A question of timing
Among the several decisions made by the SPA at its coordination committee meeting on Monday, its decision to freeze the MPs’ Constituency Development Fund until the CA election has been widely hailed, just as the government’s decision, as announced in the finance minister’s Budget Speech for the current year, to provide every Member of Parliament with one million rupees to be spent on development work in his or her constituency had been criticised. The total amount of the money to be released under this scheme would come to Rs.330 million, as there are 330 MPs. But another SPA decision — postponement of the student union elections at Tribhuvan University and its (affiliated) colleges until the CA polls — has received mixed reactions. For instance, the CPN-UML-affiliated All Nepal National Free Students Union (ANNFSU) has slammed the decision as ‘unnecessary political interference’. For the CPN-Maoist-affiliated student organisation, however, the decision comes across as a sensible one.
Are the decisions right? The answers should be found in relative terms. Freezing of the funds for local development and postponement of the campus elections may not strike one as sound decisions, as the first would appear to conflict with the goal of development at the grassroots and the second would sound anti-democratic. But the soundness of the two moves are just a question of timing. Many people thought that the funds to be channelled down to the constituency level in the name of the MPs’ development fund might be misused to influence the electorate just weeks ahead of the CA election. This doubt has arisen from the best of motives. The CA election has to be free and fair to be credible. It would not have been right to persist in the earlier decision inspite of the public doubt that these funds could be used for the undesirable purpose of swaying voters. However, it must be admitted that the government or the MPs could not explain to the public clearly that the funds were to be utilised through the SPA mechanism, not at the whim of any MP.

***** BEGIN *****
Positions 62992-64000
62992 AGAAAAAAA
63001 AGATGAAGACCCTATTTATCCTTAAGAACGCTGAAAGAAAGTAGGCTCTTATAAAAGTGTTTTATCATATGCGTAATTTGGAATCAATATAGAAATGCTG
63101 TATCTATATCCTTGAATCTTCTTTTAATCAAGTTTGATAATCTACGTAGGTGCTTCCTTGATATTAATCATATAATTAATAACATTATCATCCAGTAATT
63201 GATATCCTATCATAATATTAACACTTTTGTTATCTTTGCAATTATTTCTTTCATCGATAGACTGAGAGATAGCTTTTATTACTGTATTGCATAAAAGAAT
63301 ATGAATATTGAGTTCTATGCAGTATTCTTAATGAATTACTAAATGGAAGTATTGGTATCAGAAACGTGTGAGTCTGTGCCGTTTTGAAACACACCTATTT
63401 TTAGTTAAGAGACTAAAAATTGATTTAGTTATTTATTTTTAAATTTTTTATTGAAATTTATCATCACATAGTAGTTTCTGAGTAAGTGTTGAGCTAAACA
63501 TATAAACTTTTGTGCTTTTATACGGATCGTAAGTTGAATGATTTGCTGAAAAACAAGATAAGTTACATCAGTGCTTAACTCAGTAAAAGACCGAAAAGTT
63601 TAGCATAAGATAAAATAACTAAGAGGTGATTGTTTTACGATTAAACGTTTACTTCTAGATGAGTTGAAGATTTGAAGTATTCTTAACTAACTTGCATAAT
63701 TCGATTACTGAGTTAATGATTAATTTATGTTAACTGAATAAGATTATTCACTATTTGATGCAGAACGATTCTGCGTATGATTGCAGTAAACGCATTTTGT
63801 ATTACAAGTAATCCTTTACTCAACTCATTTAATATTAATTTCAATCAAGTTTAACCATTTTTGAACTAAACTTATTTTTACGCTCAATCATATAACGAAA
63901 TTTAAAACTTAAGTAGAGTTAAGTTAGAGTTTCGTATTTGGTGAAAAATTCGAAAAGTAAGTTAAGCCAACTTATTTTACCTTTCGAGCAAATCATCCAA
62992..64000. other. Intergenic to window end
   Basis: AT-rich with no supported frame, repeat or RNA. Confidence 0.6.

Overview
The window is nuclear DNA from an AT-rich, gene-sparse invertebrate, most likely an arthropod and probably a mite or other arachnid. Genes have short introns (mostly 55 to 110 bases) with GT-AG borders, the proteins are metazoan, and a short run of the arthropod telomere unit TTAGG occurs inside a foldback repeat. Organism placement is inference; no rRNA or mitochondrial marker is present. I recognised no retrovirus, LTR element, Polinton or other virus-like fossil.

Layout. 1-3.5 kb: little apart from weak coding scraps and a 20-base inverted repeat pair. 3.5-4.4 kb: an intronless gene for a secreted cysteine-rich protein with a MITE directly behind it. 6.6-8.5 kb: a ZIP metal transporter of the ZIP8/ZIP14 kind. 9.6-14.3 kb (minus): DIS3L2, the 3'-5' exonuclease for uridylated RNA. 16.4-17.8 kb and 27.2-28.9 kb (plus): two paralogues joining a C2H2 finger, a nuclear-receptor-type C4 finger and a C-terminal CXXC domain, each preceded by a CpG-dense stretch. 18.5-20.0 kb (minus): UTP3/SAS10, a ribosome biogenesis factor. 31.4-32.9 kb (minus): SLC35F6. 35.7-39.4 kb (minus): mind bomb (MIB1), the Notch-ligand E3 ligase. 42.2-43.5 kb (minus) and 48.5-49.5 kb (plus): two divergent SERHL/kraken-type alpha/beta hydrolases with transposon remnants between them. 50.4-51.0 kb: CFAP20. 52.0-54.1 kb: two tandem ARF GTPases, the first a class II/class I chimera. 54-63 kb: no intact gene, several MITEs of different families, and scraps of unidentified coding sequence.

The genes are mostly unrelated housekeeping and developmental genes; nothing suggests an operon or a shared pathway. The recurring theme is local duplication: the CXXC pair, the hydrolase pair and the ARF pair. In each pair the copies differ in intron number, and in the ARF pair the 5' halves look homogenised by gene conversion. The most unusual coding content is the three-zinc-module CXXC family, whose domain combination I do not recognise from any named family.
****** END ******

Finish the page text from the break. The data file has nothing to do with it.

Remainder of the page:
There is no disputing the importance of holding timely elections at the national level, at the local level or at the campus level. But the question at issue is whether it is wise to hold the campus elections at this juncture when the nomination dates for the CA election are close at hand. Some, including political parties and their student wings, may have thought of the campus polls this time around in terms of their impact on the individual political parties’ prospects in the CA election. But they should come out of this petty-political calculation of one-upmanship at a time when they should be concentrating on the all-important task of making a success of the CA election, all the more so because powerful forces are at work to prevent it through all means, including bandhs, strikes and violence. Deferring the campus election by a couple of months seems to be a better decision than diverting the students’ huge strength and attention from the country’s most important mission and running the risk of dividing the students or creating bad blood among them.